Jihadist attacks in Djibrilli raises questions about Cameroon’s military capacity

Jihadist group affiliated with Jama’at Ahlis Sunna Lidda’awati-Jihad (Boko Haram) terror group on the night of 21-22 October sacked Cameroonian soldiers from a forward operating base (FOB) in Djibrilli, near the Nigerian border.

The attack once again raises questions about Cameroon’s military capacity to effectively manage the insecurity amid cuts to military spending, in addition to sending more of its troops to the conflict in the country’s Anglophone regions.

From their base in the Mount Tagoshe range, jihadists use the villages of Marawa, Hyawa and Degbawa, as well as the surrounding region to enter Cameroon. And for the moment, the Cameroonian army is battling difficult road conditions due to the rainy season in their attempts to recover the weapons from across the border.

In this recent attack, Boko Haram forces were able to seize control of the 42nd Motorised Infantry Brigade’s command post in this area, located near Ashigashia, in the Mayo-Moskota district of the Mandara Mountains. The jihadist captured several types of small, medium, heavy and long-range weapons, including 14.5 mm and 20 mm anti-aircraft guns.

Djibrilli FOB in recent years have been attacked multiple times, on 14 November 2019, Boko Haram soldiers stole 120 mm and 81 mm mortars, which can be used to make improvised explosive devices.

From a military standpoint, the 14.5 mm and 20 mm anti-aircraft guns seized by Boko Haram will portend a strategic challenge for security forces in the region, because the jihadists will use them for long distance attacks in ground firing mode against infantry and mechanized forces, and also to hold low-flying attack aircraft at risk.

Cameroon military spending/defense budget for 2020 was $0.39B, a 6.87% decline from 2019, representing 1.01% of its annual GDP. Although, Military Expenditure in Cameroon increased to 443.30 USD Million in 2021 from 393.30 USD Million in 2020. Nevertheless, this is still grossly insufficient to cater for its military requirements.

On one hand, the Cameroonian Army infantry already lacks sufficient armoured vehicles, which is preventing them from carrying out long-range patrols. Also, racketeering, corruption, and human rights violations are making them lose the populace’s support. These factors help Boko Haram gain more ground.

While on the other, the Cameroon Air Force (French: Armée de l’Air due Cameron, AdAC) is facing significant capability deficits, its aircraft have fallen into disrepair following the country’s inability to pay for maintenance services.

Cameroon’s Air Force operates a fairly outdated and ageing aircraft fleet, with a focus primarily on transport and utility. None of its six Atlas Impala jet trainers purchased from South Africa in 1997 is operational.

Out of its six Dassault/Dornier Alpha Jets, 2 are currently inoperable. The Alpha jets are the tip of the spear for the Air Force and are armed with canons and unguided rockets.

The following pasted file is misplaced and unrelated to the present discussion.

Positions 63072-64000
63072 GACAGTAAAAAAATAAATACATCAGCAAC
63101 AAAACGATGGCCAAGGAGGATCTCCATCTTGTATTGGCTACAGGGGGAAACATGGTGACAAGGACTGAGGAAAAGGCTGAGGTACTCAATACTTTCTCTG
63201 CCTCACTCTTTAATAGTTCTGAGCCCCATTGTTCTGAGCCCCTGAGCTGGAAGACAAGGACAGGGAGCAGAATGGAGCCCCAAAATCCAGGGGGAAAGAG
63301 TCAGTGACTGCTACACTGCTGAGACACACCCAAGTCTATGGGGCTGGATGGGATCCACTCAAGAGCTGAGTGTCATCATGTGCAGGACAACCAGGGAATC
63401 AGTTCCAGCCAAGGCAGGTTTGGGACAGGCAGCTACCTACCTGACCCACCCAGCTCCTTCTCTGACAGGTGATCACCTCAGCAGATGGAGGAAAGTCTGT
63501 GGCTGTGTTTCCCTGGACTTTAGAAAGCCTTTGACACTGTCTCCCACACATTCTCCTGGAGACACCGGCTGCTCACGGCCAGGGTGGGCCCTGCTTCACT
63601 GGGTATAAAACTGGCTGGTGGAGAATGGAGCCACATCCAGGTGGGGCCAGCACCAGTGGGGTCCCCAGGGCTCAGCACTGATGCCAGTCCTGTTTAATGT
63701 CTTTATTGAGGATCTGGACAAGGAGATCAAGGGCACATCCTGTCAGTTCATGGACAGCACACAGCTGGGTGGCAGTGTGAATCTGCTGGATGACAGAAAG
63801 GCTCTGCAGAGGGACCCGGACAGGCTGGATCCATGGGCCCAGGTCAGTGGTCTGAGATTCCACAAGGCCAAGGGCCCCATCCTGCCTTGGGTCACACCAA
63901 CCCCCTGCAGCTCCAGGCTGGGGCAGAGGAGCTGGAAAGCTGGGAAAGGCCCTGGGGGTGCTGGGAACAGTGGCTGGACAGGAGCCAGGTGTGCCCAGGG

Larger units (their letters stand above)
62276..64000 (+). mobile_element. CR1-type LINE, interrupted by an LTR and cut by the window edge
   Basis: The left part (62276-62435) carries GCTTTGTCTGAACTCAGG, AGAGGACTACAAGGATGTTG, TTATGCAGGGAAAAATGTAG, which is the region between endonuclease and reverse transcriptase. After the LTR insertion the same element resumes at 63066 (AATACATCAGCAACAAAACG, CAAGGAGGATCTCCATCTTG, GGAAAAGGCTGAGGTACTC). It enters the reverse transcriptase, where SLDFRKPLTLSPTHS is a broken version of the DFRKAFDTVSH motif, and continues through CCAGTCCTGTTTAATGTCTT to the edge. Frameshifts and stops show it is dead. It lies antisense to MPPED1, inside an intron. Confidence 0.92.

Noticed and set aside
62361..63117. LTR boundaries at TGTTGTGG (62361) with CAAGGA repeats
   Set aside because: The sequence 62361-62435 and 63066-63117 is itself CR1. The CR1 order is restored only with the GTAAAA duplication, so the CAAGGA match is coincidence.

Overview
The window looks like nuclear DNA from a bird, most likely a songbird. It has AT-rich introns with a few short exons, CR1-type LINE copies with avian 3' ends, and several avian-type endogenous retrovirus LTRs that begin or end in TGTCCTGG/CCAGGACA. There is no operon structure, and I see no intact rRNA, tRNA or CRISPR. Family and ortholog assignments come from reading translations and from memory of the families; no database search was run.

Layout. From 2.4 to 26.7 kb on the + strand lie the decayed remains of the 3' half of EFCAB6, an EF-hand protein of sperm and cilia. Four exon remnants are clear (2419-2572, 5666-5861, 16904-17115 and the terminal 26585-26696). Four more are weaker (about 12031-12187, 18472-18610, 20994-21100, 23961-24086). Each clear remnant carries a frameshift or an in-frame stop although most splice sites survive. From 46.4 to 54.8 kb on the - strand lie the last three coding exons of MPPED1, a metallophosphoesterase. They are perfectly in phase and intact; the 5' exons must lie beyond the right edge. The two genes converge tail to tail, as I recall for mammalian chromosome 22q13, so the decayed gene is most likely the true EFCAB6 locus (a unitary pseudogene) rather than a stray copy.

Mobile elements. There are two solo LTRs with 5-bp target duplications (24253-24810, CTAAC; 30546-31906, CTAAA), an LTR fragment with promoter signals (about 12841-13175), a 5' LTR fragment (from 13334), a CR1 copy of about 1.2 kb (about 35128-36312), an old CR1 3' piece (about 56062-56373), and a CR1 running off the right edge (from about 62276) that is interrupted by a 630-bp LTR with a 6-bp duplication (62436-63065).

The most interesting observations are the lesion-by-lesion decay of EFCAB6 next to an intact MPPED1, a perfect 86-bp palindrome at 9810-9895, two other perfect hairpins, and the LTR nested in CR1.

The newest combat-capable airframe is four Z9WE attack helicopters based in Bamenda’s Aerienne 202 airbase. Each Z9WE are armed with eight HJ-8 anti-tank missiles or 57mm rocket launchers, or a mix of both. One was lost to a crash in 2020.

Part of the reason for the lack of funds to properly cater for its military needs is that in 2019, the United States government halted it’s military assistance to Cameroon following the country’s continous human rights violation.

The US has been under severe criticism for supporting the brutal Paul Biya regime which has seen Cameroonian military repeatedly targeting civilians.

The US State Department said on 6 February, that it has withdrawn some military assistance which includes a C-130 transport aircraft training programme, the delivery of four Defender patrol boats, nine unidentified armoured vehicles, and an upgrade to the Cessna 208 surveillance aircraft to be operated by the Rapid Intervention Battalions.

Furthermore, an offer for Cameroon to join the State Partnership Program (SPP) has also been withdrawn, which will involve American states’ National Guards paired with another country’s armed forces, delivery of certain equipment and helicopter training.

Candice Tresch, a spokeswoman for the Pentagon, cited the Leahy Law, noting “the U.S. government does not provide assistance to security force units or individuals where we have credible information that the unit committed a gross violation of human rights.”

Before the halt on aids to Cameroon, the United States was the chief supplier of military equipment and training to the Cameroonian military. Members of the BIR, an elite force has received various type of assistance from the United States, equally the US donated two Cessna 208 ISR to the Cameroonian Air Force.

In September 2017, elements of the U.S Military Special Force were spotted in Cameroon fighting Boko Haram.

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